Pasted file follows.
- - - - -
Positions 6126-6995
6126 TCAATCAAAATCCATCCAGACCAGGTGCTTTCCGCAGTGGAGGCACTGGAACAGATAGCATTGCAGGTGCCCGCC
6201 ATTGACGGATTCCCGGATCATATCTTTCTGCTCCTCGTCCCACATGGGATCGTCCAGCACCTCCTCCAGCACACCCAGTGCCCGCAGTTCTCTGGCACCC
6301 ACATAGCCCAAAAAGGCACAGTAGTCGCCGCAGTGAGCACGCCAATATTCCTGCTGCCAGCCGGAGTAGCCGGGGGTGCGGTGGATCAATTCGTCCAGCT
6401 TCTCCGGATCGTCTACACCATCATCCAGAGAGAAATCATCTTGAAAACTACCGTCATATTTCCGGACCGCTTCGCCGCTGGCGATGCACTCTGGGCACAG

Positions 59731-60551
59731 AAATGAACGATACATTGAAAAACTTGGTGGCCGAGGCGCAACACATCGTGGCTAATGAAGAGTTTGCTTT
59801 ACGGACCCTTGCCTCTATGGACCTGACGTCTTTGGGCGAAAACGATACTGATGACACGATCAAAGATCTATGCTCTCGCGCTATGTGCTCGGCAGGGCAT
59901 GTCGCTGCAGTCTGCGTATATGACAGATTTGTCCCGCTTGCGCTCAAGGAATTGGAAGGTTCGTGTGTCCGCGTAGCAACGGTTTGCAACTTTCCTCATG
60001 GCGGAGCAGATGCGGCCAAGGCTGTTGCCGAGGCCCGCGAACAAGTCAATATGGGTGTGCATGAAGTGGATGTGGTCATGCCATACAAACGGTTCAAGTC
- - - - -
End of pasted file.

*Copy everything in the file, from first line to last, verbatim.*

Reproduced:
Positions 6126-6995
6126 TCAATCAAAATCCATCCAGACCAGGTGCTTTCCGCAGTGGAGGCACTGGAACAGATAGCATTGCAGGTGCCCGCC
6201 ATTGACGGATTCCCGGATCATATCTTTCTGCTCCTCGTCCCACATGGGATCGTCCAGCACCTCCTCCAGCACACCCAGTGCCCGCAGTTCTCTGGCACCC
6301 ACATAGCCCAAAAAGGCACAGTAGTCGCCGCAGTGAGCACGCCAATATTCCTGCTGCCAGCCGGAGTAGCCGGGGGTGCGGTGGATCAATTCGTCCAGCT
6401 TCTCCGGATCGTCTACACCATCATCCAGAGAGAAATCATCTTGAAAACTACCGTCATATTTCCGGACCGCTTCGCCGCTGGCGATGCACTCTGGGCACAG

Positions 59731-60551
59731 AAATGAACGATACATTGAAAAACTTGGTGGCCGAGGCGCAACACATCGTGGCTAATGAAGAGTTTGCTTT
59801 ACGGACCCTTGCCTCTATGGACCTGACGTCTTTGGGCGAAAACGATACTGATGACACGATCAAAGATCTATGCTCTCGCGCTATGTGCTCGGCAGGGCAT
59901 GTCGCTGCAGTCTGCGTATATGACAGATTTGTCCCGCTTGCGCTCAAGGAATTGGAAGGTTCGTGTGTCCGCGTAGCAACGGTTTGCAACTTTCCTCATG
60001 GCGGAGCAGATGCGGCCAAGGCTGTTGCCGAGGCCCGCGAACAAGTCAATATGGGTGTGCATGAAGTGGATGTGGTCATGCCATACAAACGGTTCAAGTC